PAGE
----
Former Penn State defensive coordinator Jerry Sandusky was arrested yesterday on 40 counts of sexually abusing young boys between 1994 and 2009.The terrifying details of the charges were made public when the Pennsylvania Attorney General’s office released a 23-page grand jury report (PDF) last night.
The report depicts a man who used a charity program for troubled children called The Second Mile to gain access to vulnerable kids. He befriended the kids — bringing them to Penn State bowl games, giving them gifts, letting them eat meals with coaches, and having them stay overnight at his house before Nittany Lions home games.
He then allegedly made them his victims.
The grand jury report alleges that Sandusky sexually abused eight boys who were between the ages of eight and fourteen at the time of the incidents.
The alleged crimes include multiple instances of fondling and oral sex, as well as one instance of anal sex in a shower at Penn State’s football facility in 2002.
This 2002 incident is the most damning part of the scandal — the part that could potentially see Joe Paterno and the football program go down in flames.
In March of 2002 a graduate assistant witnessed Sandusky subjecting a boy to anal sex in the shower at Penn State’s football facility.
The assistant was distraught. He first contacted his father to ask what to do, and he told head coach Joe Paterno the next day.
Paterno reported the incident to the athletic director Tim Curley immediately, who met with the graduate assistant a week later.
Long story short, nobody reported the alleged crime to the police, and now Curley and another PSU administrator named Garry Schultz are being charged with perjury and a failure to report suspected child abuse.
Curley and Schultz deny that what the graduate assistant told them constituted a sex crime, telling the grand jury that the incident was described to them as something like “horsing around in the shower” and not out-and-out rape.
Sandusky was punished by being told he couldn’t bring children on campus anymore, but Curley admitted to the grand jury that that was “unenforceable.”
This punishment wasn’t enforced. One of Sandusky’s victims told the grand jury that he was brought to a Penn State practice in 2007 — five years after Penn State was made aware of Sandusky allegedly raping a child at PSU’s football facility.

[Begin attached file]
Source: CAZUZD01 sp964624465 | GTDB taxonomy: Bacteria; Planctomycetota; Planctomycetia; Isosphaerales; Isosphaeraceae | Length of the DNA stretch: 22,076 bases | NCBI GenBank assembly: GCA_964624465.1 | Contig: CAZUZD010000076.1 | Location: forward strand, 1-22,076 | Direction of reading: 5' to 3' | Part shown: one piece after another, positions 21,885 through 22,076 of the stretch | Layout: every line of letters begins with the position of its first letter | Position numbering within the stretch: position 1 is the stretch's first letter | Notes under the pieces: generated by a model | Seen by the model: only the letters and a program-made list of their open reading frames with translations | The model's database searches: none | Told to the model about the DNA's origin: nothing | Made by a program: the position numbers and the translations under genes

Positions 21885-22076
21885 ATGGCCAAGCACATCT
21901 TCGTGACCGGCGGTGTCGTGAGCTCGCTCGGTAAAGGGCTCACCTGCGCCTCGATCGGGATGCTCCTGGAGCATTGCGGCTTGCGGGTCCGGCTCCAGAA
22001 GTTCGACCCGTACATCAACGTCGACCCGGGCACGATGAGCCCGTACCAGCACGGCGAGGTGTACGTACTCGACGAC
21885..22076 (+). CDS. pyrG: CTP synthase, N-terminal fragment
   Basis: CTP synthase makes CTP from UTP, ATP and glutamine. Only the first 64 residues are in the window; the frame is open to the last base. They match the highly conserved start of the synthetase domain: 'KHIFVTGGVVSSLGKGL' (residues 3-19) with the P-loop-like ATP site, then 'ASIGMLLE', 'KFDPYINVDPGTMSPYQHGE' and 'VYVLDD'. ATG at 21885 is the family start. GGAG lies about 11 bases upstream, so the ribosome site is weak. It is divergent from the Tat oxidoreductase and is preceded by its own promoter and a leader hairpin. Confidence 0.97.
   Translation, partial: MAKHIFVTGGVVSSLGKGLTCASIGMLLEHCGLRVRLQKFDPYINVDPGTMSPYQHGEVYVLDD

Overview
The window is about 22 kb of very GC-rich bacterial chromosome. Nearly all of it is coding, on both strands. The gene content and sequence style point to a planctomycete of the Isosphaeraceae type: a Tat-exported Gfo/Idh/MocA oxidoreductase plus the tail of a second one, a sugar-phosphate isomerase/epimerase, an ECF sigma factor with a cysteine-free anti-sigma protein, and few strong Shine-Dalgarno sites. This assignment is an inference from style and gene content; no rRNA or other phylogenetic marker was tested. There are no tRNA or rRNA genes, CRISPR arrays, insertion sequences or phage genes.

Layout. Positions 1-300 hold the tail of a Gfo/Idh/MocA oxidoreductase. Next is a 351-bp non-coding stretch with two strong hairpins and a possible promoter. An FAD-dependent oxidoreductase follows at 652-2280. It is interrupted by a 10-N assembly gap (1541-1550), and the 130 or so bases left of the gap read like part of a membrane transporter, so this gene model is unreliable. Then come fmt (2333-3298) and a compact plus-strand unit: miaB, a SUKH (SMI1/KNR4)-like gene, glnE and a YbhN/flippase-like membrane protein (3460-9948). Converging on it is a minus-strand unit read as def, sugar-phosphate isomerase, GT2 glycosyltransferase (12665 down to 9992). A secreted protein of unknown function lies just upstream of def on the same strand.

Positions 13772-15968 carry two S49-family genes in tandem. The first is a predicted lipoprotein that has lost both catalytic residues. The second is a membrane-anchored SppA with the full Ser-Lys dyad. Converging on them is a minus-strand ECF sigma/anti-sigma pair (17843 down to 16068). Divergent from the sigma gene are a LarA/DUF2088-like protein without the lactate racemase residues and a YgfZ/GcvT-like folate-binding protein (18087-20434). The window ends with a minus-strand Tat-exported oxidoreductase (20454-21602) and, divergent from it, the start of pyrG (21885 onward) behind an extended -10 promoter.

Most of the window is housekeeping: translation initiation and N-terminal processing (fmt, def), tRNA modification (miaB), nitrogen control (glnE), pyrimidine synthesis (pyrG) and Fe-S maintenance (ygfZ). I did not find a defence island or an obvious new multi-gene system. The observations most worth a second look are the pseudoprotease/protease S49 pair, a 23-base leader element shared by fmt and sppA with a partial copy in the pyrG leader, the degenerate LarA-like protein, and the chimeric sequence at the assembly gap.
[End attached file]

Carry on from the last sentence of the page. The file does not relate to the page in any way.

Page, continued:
He could face life in prison if convicted.
Paterno will not be charged with a crime, and will actually testify against Sandusky at trial, according to the Harrisburg Patriot-News.
Sandusky had been a coach at Penn State since the 1970s. He was the defensive coordinator until he retired in 1999. He had access to the PSU football facilities as part of his retirement package, and looks to have remained close to the program in the last decade.
In the coming weeks and months, it will become much clearer what Penn State and Paterno knew about Sandusky, and the extent to which they were willingly ignorant of his sickening system of abusing kids.
But based on the initial reports, this is bad. Really bad.
And if it turns out that JoePa knew anything more about Sandusky’s crimes outside of the alleged 2002 incident, his long and illustrious career could end in utter disgrace.
UPDATE 5:50 p.m.:
Joe Paterno has released a statement denying that he was neglectful during the 2002 incident.
He says he was told about the shower abuse, but never about the “specific actions.”
So basically, he says that the grad assistant never told him the damning details.
Here’s the whole statement (via PennLive.com):
“If true, the nature and amount of charges made are very shocking to me and all Penn Staters. While I did what I was supposed to with the one charge brought to my attention, like anyone else involved I can’t help but be deeply saddened these matters are alleged to have occurred.
“Sue and I have devoted our lives to helping young people reach their potential. The fact that someone we thought we knew might have harmed young people to this extent is deeply troubling. If this is true we were all fooled, along with scores of professionals trained in such things, and we grieve for the victims and their families. They are in our prayers.
“As my grand jury testimony stated, I was informed in 2002 by an assistant coach that he had witnessed an incident in the shower of our locker room facility. It was obvious that the witness was distraught over what he saw, but he at no time related to me the very specific actions contained in the Grand Jury report. Regardless, it was clear that the witness saw something inappropriate involving Mr. Sandusky. As Coach Sandusky was retired from our coaching staff at that time, I referred the matter to university administrators.
“I understand that people are upset and angry, but let’s be fair and let the legal process unfold. In the meantime I would ask all Penn Staters to continue to trust in what that name represents, continue to pursue their lives every day with high ideals and not let these events shake their beliefs nor who they are.”
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